[this] my whole life” (Golliver, 2011). And here’s Dirk’s, “Don’t get me wrong, this is obviously a pivotal game, but we’re staying focused on our strategy. If we execute, the result will take care of itself” (Think-Exist.com, 2011).
When athletes are expected to achieve and perform at their highest levels, their execution often falters. Maximizing the importance of an event, especially in front of a large audience, is rarely an effective athlete strategy. According to Bakhshayesh, Nia, and Neisi (2010), when athletes escalate expectations, stress and anxiety can increase pressure, and “choking” is often the result. The term “choking” describes an athlete’s declining performance in high or extreme pressure situations when they otherwise would have performed well. If mental strategies are not applied to these highly charged competitive situations, cognitive, motor, and emotional skills often deteriorate (Markman, Maddox, & Worthy, 2006).
So moving forward then, what is the best way for LeBron (and you!) to maintain or increase performance during highly charged competitive situations?
Your Specific “Zone of Optimal Functioning”
Overstimulation due to high levels of arousal or anxiety is a common cause of poor performance. When arousal levels are too low, performers underachieve. Increased arousal can cause performance levels to peak. However, if arousal continues to increase beyond that optimal level, performance begins to deteriorate (Schmidt & Wrisberg, 2008). This said, discover the emotions and level of excitement that causes your optimal performance. Learn what it feels like and share that knowledge with your coach and teammates. Define, declare, and perform in your optimal arousal level.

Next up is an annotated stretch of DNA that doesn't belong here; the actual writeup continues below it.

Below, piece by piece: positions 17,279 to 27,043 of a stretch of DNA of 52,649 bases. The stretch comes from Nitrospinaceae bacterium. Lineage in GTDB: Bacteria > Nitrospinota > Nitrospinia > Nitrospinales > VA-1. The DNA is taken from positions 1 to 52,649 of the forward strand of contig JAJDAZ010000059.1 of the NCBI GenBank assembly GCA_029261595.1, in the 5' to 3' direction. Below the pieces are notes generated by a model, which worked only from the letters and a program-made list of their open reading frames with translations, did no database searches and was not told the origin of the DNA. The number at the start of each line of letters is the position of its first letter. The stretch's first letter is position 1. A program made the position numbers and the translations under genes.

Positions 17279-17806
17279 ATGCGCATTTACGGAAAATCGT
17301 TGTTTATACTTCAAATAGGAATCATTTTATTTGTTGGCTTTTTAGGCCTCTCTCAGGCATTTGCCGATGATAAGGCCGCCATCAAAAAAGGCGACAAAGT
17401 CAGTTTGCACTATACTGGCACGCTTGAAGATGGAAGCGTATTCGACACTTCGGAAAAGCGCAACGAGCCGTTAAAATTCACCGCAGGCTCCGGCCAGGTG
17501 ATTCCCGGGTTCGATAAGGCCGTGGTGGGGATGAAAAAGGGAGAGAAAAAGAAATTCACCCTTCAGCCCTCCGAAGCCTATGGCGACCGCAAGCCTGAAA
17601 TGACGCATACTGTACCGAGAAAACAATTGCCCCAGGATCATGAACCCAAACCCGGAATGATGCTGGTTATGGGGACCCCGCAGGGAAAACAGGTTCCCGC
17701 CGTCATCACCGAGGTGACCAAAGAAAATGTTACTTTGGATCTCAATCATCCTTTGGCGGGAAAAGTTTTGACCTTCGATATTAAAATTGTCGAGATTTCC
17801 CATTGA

Develop Mistake Amnesia
What can be done about previous missed shots or mistakes? Nothing. However, dwelling on past mistakes can reduce self-confidence, increase frustration, and increase anger. Mistake Amnesia describes an athlete’s ability to put mistakes into short-term memory and then forget about them. This runs counter to a recent sport psychology article that suggested LeBron needs to relive his mistakes over and over until the emotion dissipates (Adelson, 2011). We totally disagree. Rather than spending time dwelling on past mistakes, LeBron needs to learn from them and move on. He could really benefit from improving his ability to be in the moment toward the end of games. Being in the moment will allow him to do what needs to be done at that time, keeping thoughts on present goals, present attempts, and present thoughts (Mental Training Inc, 2010).
Visualize plays, shots taken and goals scored. Visualize noise from the crowd. Visualize yourself facing your opponents and breaking away from them. Using mental pictures, see yourself performing your best and doing the things you enjoy doing. Using visualization to increase performance will have more benefit than dwelling on missed opportunities or poor performances. Visualization, or mental imagery is a type of psychological skill that can produce ideal situations that serve cognitive, motivational, and rehabilitative purposes (Cumming, Hall, & Shambrook, 2004). Research has shown that imagery can be an effective strategy to enhance athletic performance (Gregg & Hall, 2005; Short & Short, 2005, Plessinger, 2000).